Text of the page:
The methodology is already being used to plug orphan wells in Oklahoma. ClimateWells is looking into using the registry’s method to offer credits.
Beyond the climate benefits of reducing methane emissions, Densmore said the development of a carbon credit market will provide “an opportunity for well pluggers to have a stable and reliable work stream that they can hang their hats on.”
‘A License to Continue Emitting’?
When it comes to the carbon market as a whole, however, there are many doubters. Barbara Haya, director of the Berkeley Carbon Trading Project at the Goldman School of Public Policy at the University of California, Berkeley, suggests that it’s time to start moving away from carbon trading altogether. Beyond what she views as rampant overcalculation of the environmental benefits, she sees offsets as “a license to continue emitting, and it’s hugely damaging.”
While Haya is not familiar with the specifics of the various well plugging methodologies and agrees that many projects associated with carbon markets have accomplished good things, she contends that they fail to acknowledge the urgency of the climate challenge.
“We are in a climate emergency and we don’t have time for false reductions,” said Haya, who has studied carbon credits for 20 years.
Haya finds the calculations for many carbon credits “immeasurable and inherently uncertain” because they “measure emissions reductions against a counterfactual scenario”—namely, projected releases of methane or carbon dioxide—”that never happened.” And Peltz cites an array of unanswered questions about the financing, including “accounting, additionality, perverse incentives and moral hazards.’’
“I don’t think that those factors have been adequately considered and vetted in this rush to bring carbon finance into the well-plugging universe,” he said.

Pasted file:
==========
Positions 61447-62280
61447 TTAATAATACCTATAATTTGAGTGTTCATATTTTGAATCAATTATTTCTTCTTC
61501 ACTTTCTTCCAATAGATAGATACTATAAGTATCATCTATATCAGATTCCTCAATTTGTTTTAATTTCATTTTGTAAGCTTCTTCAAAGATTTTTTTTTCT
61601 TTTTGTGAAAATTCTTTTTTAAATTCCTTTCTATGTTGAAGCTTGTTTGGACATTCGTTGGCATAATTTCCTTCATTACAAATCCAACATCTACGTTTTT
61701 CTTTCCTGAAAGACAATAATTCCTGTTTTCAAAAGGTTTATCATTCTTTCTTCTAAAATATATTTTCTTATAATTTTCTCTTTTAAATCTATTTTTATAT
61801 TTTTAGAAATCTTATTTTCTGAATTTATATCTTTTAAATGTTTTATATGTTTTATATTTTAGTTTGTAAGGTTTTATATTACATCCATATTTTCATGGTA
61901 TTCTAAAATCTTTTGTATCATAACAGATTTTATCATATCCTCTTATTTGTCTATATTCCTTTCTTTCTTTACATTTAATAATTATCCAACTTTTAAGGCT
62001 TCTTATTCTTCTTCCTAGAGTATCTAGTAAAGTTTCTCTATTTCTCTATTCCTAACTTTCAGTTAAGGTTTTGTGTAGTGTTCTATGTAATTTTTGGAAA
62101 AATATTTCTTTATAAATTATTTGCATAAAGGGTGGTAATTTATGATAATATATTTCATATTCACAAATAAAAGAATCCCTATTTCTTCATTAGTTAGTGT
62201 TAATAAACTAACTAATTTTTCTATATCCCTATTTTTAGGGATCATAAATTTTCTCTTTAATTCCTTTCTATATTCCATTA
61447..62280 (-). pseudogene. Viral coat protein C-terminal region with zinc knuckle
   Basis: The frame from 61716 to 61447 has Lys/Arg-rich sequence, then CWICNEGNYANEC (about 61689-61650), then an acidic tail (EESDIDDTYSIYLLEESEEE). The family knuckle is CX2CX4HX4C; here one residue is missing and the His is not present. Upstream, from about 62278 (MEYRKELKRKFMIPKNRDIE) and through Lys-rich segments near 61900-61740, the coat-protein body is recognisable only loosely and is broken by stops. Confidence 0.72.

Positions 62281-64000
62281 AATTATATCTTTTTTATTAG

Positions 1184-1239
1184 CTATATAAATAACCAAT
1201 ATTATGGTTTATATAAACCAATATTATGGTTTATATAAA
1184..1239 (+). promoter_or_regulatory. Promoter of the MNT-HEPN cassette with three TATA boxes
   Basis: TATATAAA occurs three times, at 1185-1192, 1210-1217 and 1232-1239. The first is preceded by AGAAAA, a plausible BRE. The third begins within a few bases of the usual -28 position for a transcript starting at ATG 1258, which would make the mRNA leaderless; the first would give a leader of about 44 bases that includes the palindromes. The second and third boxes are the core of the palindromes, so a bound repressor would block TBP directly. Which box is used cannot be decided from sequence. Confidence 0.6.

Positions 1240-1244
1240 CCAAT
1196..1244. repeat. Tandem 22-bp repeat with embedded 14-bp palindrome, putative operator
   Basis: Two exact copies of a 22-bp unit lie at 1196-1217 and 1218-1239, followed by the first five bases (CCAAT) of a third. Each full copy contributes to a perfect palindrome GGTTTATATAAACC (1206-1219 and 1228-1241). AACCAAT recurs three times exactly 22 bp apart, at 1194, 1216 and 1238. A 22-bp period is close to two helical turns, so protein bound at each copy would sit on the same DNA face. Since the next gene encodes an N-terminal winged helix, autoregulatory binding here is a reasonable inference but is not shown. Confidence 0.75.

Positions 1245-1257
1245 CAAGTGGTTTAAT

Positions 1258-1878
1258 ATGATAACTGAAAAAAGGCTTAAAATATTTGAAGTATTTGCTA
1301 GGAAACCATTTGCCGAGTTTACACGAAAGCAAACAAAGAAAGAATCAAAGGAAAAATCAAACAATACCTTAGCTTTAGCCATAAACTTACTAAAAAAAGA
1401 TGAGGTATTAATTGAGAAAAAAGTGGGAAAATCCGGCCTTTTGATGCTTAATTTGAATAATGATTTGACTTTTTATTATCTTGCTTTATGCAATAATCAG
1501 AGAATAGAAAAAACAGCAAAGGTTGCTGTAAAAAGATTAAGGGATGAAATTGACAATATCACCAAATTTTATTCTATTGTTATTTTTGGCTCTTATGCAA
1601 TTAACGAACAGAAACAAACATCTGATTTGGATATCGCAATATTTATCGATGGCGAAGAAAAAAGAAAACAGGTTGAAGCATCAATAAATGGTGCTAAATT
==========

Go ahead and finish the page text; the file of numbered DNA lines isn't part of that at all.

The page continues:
The companies looking to sell carbon credits based on well plugging counter that they have criteria built into their methodologies that makes the offsets verifiably “additional.” Because the marginal wells targeted are currently providing economic benefit to the oil and gas operators, they say, they would not be plugged early without some incentive.
“I have little time for people who want to have the perfect solution, because it may take 20, 30, 40 years to get that perfect solution,’’ Dekker said. “And by that time, the planet’s probably cooked.”
Calhoon of ClimateWells acknowledges the worry that oil operators will simply drill new wells in other places, canceling out any emissions reduction benefit from plugging older ones. In the carbon credit market, this notion is called “leakage,” meaning that the emissions are not prevented but essentially moved.
But he said that ClimateWells relies on research by “leading oil and gas emissions think tanks and institutes to develop custom market leakage accounting.” And he maintains that the “leakage” analysis applied to the operator whose wells are plugged is “precise, very conservative and scientifically peer-reviewed.”
From their progressive names to their accounting methods, the new carbon credit companies are particular about the way their evolving business is framed. Crabtree, for example, said he “hates” the word “offset” because it fails to capture the company’s mission. He prefers to think of CarbonPath as creating “positive climate projects.”
“We’re not carbon avoidance,” he said. “We’re not carbon removal. We’re carbon eliminating. We’re locking it back in the ground.”